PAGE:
To check heart rate and blood oxygen level, you first have to swipe through the functions using the top button until you reach the screen with the moon (sleep tracking) and the heart (pulse rate). Tapping on the heart will result in the Pulse Ox asking you to place your finger on the four LEDs at the back of the device, which light up red. It would be better if finger placement automatically triggered a read, rather than you having to swipe through all the various categories.

It takes 30 seconds to measure your heart rate and blood oxygen level but the Pulse Ox was temperamental when it came to delivering the results. There were times when it would simply present an "X" next to both stats, while other times it gave us our heart rate but not our blood oxygen level. It's also worth noting the Health Mate app stores heart rate data history but not blood oxygen levels, which is odd.

Withings says monitoring your blood oxygen level is a way of assessing the overall efficiency of your respiratory function and while it might not be something of interest for every user, it's (occasionally) there for those that want it. It was good to know how long it took us to recover after exercise, assuming a successful read was made.

A better strike rate would make the Pulse Ox a greater success. On the occasions when it did succeed in providing both heart rate and blood oxygen measurements, we weren't convinced of its accuracy as our heart rate often seemed a lot lower than we expected, both resting and during exercise.

Many activity trackers offer the ability to monitor sleep patterns along with daily activity and the Pulse Ox is one of them. The tracker has to be placed in the wristband for it to work and, much like the Fitbit Flex, you have to tell it when you plan to sleep. Tapping on the moon symbol and then sliding a finger along the screen will kick-start the sleep monitoring, with a repeat slide motion telling it you're awake.

The Pulse Ox will give you a breakdown of the night in terms of duration in bed, duration asleep, number of times you wake up, amount of light sleep, amount of deep sleep, amount of time you were awake and how long it took you to go to sleep, just like the Withings Activité does. Within the Withings Health Mate app, there is also the capacity to show your resting heart rate – but we never managed to get a reading for this.

The goal is to sleep for eight hours a night (as Withings claims an adult needs between seven and nine hours), but like the step goal, this sleep goal is unchangeable. This is frustrating as, like most busy adults, it means constantly failing, unless you are lucky enough to get eight hours every night.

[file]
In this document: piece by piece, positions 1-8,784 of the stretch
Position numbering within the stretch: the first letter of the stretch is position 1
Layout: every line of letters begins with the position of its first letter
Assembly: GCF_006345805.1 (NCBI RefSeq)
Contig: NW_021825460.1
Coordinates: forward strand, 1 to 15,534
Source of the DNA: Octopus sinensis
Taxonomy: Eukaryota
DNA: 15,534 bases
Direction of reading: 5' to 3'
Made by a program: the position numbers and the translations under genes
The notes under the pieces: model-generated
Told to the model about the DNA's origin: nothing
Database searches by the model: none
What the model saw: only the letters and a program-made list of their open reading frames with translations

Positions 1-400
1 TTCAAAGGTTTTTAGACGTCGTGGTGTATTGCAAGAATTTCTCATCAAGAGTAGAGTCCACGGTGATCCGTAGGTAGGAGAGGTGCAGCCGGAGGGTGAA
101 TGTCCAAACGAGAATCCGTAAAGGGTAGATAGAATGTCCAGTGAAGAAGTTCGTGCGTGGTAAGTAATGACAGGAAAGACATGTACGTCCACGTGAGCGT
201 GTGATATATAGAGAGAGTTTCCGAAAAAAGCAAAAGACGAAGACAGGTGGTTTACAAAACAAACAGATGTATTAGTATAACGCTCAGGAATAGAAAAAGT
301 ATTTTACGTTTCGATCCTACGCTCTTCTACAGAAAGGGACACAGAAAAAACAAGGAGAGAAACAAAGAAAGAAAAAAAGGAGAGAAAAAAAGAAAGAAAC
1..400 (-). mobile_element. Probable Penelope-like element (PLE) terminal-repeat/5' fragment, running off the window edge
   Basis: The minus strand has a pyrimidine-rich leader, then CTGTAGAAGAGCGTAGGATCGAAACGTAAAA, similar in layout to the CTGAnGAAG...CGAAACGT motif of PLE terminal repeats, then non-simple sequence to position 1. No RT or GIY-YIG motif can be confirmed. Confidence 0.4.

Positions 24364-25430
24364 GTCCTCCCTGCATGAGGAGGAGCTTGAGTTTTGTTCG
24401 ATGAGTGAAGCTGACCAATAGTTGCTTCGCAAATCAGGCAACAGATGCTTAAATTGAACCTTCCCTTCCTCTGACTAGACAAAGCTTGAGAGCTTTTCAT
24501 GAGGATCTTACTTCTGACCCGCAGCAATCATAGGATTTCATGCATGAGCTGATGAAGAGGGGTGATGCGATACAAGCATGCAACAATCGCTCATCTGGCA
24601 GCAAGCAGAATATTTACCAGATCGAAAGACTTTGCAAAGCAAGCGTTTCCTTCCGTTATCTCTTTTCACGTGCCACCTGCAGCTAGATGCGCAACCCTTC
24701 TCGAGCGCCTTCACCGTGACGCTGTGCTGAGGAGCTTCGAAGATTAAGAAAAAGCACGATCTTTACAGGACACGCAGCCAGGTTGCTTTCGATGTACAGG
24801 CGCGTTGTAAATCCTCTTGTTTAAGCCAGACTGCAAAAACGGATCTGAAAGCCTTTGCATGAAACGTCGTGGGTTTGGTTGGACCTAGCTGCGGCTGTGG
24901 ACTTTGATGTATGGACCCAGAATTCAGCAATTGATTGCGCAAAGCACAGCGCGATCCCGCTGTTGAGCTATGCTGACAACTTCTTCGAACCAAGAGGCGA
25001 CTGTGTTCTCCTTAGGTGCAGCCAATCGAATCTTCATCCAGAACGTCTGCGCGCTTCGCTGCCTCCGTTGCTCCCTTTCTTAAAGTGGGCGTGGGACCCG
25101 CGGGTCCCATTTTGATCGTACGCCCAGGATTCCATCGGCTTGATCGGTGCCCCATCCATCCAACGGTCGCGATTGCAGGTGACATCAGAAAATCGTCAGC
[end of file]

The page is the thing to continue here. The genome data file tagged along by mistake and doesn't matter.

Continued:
Above: Withings Pulse Ox (left) vs Withings Activite sleep cycle (right)

Sleep tracking is a difficult thing to judge in terms of accuracy but the Pulse Ox didn't have any issues collecting the data, and it even seemed better than the Activité at realising when we had woken up in the middle of the night. The Pulse Ox did seem better at knowing how long it took us to go to sleep however, most likely as the activity needs to be set active (which is irritating, as it's easily forgotten) unlike the Activité. That said, we wore both devices on several nights and although their patterns were similar with the same length of sleep time, they were never identical.

There is no vibrating alarm on the Withings Pulse Ox, however, which is something we missed from the Activité and Fitbit Flex.

The Withings Pulse Ox will sync to your iOS or Android smartphone using Bluetooth Low Energy and will transform the numbers into easy to understand graphs, accessible on both the Health Mate app and via web browsers. It can sometimes take a while to sync on its own but holding down the power button for three seconds will action a sync. 

The Health Mate app has less significance with the Pulse Ox than it did with the Withings Activité as most of the data can be seen on the device itself, but it still has its uses, especially if you have bought other Withings products, such as the Smart Body Analyzer scales.

Everything from steps, calories burned, active calories, distance and elevation, to your heart rate and sleep patterns are displayed in the Health Mate app in an easy to understand format on the dashboard. If you have the scales, your weight and air quality will also appear alongside the data from the Pulse Ox.

There is the option to set a weight goal and clicking on each of the categories will take you to a weekly graph, which you can change to a daily breakdown by selecting the three dots in the top right.

At the bottom of the dashboard is the option to organise your widgets so you can move sleep to the bottom of the dashboard, or activity to the top, for example, enabling you to customise what is most important to you.

If Withings could just add the ability to change the daily step and sleep goals, as well as allow you to have both the Activité and Pulse Ox under the same user, we'd be free of complaints. We had to set up a separate user with the same stats as us to use the Pulse Ox at the same time as the Activité and while you might not want two activity trackers, the Pulse Ox has some features the Activité doesn't and vice versa.

If you need some extra motivation, the Health Mate app also enables you to team up with your friends and family, challenge them, and it will notify you when your ranking changes in the Leaderboard. You can collect activity badges and virtual milestones such as "330km O'ahu island" when you push yourself and there is also the option to set-up personalised coaching and healthy reminders.

Withings is a fantastic platform, especially when linked to partner apps such as MyFitnessPal so you can monitor your nutrition against your physical activity. There are a few flaws that need ironing out for the Health Mate to achieve perfection but it still raises products like the Pulse Ox from good to great.


The Withings Pulse Ox is a small, simple and sophisticated solution to health monitoring. It's versatile when it comes to wearing it and it does everything you want an activity tracker to do, from counting your steps and distance, to monitoring your heart rate (but not in real-time) and sleep patterns.

The difference the blood oxygen level monitoring adds compared to the original device doesn't make a huge difference, though, and more often than not we couldn't get a reading anyway. It also doesn't deliver on the promised two-week battery life, the 10,000 step daily goal can't be changed, there's no way to track specific activities, and some of its data accuracy is questionable.

Overall the Withings Pulse Ox is a fantastic activity tracker for its £100 asking price. Its defining oxygen feature is unlikely to be the primary reason to buy it, but coupled with all its other functions - including the altimeter to measure elevation and decent accompanying app - it's a cracking small-scale product that won't disappoint those who run or walk as their primary activity.